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View Full Version : S&V and approach and volley are simply not good tactics on tour.


Golden Retriever
06-27-2006, 12:33 PM
1. You are opened to all sorts of attacks, eg. lob, passing shot, dipping topspin etc.

2. On the other hand your options for attacking are limited. Unless you get that perfect high volley or overhead, you might find yourself having to hit up on the volley or even hit the half volley, the hardest shot in tennis.

3. A volley is essentially a block so its power and spin is limited, thats why even a perfect volley gets run down so often.

4. When your at the net, a minor mistake is fatal. When your at the baseline, a minor mistake is what it is, a minor mistake, not fatal.

LowProfile
06-27-2006, 01:00 PM
Did you read Bill Tilden's book? Because in it he details exactly why, all things being equal, a baseliner will always have the advantage against a serve-and-volleyer.

Match, Play, and the Spin of the Ball I think it was called.

Golden Retriever
06-27-2006, 01:03 PM
Did you read Bill Tilden's book? Because in it he details exactly why, all things being equal, a baseliner will always have the advantage against a serve-and-volleyer.

Match, Play, and the Spin of the Ball I think it was called.

No, but I already know that without having to read the book.

cabernetjunkie
06-27-2006, 01:09 PM
In todays game(pro tour) S&V just does not win matches anymore. To me you have to be an attacking baseline with a good placement on you serve. You really dont even have an advantage with a big serve anymore, look at Roddick.

sureshs
06-27-2006, 01:09 PM
1. You are opened to all sorts of attacks, eg. lob, passing shot, dipping topspin etc.

2. On the other hand your options for attacking are limited. Unless you get that perfect high volley or overhead, you might find yourself having to hit up on the volley or even hit the half volley, the hardest shot in tennis.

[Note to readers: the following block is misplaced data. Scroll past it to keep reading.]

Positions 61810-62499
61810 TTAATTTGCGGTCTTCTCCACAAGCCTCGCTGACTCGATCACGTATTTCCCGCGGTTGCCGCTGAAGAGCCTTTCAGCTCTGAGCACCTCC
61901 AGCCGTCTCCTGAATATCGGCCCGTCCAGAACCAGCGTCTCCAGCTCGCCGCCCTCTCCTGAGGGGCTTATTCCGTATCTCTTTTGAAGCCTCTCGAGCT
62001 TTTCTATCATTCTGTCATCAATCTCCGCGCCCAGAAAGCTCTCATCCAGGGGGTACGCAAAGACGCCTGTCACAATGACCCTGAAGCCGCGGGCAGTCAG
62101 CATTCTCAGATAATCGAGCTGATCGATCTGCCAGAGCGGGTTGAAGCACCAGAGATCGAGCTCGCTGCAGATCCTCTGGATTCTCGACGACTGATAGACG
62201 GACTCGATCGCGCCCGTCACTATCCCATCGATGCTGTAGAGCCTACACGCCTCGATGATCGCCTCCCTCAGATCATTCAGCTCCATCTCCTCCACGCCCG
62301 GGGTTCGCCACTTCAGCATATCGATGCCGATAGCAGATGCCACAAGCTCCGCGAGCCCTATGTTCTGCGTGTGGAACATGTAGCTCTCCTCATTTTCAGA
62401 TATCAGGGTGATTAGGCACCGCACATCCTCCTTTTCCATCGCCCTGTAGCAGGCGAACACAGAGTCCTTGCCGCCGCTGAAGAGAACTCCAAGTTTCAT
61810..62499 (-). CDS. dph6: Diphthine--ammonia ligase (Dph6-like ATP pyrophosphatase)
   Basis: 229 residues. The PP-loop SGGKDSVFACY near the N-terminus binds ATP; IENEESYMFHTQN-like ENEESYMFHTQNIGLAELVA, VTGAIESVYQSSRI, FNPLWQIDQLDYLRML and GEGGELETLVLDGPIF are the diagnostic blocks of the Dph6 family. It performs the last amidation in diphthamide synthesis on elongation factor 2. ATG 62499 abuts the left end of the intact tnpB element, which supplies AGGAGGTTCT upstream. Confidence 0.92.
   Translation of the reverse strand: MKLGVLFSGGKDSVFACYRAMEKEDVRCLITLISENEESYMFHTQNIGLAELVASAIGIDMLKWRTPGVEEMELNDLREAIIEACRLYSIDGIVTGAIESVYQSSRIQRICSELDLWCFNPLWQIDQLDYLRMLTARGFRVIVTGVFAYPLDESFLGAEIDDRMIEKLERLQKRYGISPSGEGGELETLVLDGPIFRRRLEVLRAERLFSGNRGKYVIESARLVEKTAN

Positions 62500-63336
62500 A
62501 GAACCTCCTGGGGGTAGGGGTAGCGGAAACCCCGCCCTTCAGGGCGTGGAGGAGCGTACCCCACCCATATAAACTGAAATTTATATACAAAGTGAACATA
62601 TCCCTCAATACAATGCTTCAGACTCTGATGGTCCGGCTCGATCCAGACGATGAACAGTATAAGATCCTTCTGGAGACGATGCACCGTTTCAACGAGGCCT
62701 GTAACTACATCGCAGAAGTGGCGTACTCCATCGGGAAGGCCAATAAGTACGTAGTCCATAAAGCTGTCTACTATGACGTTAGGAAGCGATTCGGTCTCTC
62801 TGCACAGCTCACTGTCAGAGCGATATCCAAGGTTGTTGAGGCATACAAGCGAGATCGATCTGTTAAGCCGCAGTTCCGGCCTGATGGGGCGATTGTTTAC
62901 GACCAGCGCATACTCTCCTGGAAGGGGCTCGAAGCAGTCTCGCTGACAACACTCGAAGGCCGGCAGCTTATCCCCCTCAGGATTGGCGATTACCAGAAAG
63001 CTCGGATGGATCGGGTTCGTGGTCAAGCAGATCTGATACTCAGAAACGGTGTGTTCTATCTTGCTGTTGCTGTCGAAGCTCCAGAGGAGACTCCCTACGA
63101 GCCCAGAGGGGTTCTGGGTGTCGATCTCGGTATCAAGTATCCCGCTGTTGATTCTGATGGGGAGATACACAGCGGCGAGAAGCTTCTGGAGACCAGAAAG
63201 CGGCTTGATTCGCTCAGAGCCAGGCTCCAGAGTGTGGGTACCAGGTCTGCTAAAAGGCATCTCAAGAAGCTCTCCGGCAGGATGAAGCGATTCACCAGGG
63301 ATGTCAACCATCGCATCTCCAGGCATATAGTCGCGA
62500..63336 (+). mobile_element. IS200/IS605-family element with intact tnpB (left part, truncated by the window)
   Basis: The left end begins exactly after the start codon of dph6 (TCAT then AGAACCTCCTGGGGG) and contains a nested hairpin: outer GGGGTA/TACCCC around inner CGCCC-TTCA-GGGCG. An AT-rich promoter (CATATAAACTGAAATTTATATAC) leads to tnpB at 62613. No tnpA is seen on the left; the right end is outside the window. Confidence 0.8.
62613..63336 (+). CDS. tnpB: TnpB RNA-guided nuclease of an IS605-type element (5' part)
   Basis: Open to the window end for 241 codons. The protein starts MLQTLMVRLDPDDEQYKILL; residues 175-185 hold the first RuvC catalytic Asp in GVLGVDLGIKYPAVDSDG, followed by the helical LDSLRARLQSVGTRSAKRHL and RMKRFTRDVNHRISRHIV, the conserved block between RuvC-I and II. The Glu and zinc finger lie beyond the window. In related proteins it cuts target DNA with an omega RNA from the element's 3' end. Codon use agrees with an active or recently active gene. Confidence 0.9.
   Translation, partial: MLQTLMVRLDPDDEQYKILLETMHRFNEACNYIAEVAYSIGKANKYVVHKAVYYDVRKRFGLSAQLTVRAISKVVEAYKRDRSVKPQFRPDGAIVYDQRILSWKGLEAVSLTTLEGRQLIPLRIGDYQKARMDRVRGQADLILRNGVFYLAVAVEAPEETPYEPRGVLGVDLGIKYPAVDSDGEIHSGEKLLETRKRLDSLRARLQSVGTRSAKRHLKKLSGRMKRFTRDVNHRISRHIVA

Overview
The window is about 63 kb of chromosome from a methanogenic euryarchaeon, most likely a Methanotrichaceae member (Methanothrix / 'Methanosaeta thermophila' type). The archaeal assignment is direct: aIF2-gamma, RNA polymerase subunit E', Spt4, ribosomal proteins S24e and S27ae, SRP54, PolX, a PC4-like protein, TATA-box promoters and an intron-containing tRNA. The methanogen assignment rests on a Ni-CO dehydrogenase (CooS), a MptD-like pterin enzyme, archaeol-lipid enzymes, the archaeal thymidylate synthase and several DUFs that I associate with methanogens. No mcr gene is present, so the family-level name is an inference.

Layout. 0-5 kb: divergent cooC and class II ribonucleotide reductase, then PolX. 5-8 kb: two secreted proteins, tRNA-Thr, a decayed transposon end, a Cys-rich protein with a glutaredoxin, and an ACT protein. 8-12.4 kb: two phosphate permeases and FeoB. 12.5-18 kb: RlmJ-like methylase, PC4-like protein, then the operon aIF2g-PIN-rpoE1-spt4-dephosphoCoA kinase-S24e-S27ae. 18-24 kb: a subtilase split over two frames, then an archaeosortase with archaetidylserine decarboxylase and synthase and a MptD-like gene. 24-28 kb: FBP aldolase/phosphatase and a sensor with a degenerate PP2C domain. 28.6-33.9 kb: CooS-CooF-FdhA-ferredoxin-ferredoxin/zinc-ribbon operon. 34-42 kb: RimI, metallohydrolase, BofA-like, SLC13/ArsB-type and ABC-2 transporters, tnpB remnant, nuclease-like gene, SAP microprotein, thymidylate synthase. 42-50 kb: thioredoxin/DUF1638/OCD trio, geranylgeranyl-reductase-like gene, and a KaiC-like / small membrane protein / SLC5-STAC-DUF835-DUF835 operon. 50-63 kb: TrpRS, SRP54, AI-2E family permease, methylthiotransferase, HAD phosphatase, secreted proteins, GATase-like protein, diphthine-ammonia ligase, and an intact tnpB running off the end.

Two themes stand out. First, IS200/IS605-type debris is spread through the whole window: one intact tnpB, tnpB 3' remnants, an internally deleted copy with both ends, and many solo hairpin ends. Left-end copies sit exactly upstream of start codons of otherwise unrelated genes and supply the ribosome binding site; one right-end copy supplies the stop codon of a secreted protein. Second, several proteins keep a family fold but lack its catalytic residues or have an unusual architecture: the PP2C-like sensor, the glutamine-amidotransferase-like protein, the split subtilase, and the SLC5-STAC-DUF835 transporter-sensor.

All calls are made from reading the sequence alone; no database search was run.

3. A volley is essentially a block so its power and spin is limited, thats why even a perfect volley gets run down so often.

4. When your at the net, a minor mistake is fatal. When your at the baseline, a minor mistake is what it is, a minor mistake, not fatal.

5. You also need to be tall and have a huge wingspan to have a chance at the passing shots or lobs.
6. You have to have a very good first serve.

urban
06-27-2006, 01:15 PM
It is certainly more difficult to play serve and volley, because the new rackets favour the serve and the return. But if you play low, deep slice approach shots on grass, the returner has to pick up the balls for a passing. If a good volleyer would attack Federer on his backhand, he would get caught 5-6 times out of 20, but the other 14 points he would win. Also important is anticipation and positional play at the net, nobody today seems to have it.

araghava
06-27-2006, 02:22 PM
The problem is that the grass court season is exactly 4 weeks long. So even though S&V is probably still a good tactic on grass (even the slow high bouncing variety), no player is willing to invest the time and energy to learn a tactic that they won't use for the other 48 weeks.

Instead they choose to play their natural game on grass as well. If the grass season were expanded to 8 weeks and put on par with clay and hard court, i'm sure we would see a lot more S&V (on all surfaces).

fastdunn
06-27-2006, 04:07 PM
Did you read Bill Tilden's book? Because in it he details exactly why, all things being equal, a baseliner will always have the advantage against a serve-and-volleyer.

Match, Play, and the Spin of the Ball I think it was called.

Yep. proly true. baseliner will come out as a winner in the long run.
however, S&Ver can take a chance to beat the best baseliner
on a given day. kinda like doing "all in" when a poker tournament
comes down to 2 players at the end....

Aykhan Mammadov
06-27-2006, 04:24 PM
Is it because last years in the tour champions were great S&Vs, such as:

McEnroe
Becker
Edberg
Sampras

Even game of Federer includes some elements of S&V, as well as Roddick's, Ivanicevic's, Ljubicic's.

Pure "NON S&Vs" last years were Agassi, Hewitt, Ferrero, Kuerten. Only Agassi was very successfull on all surfaces.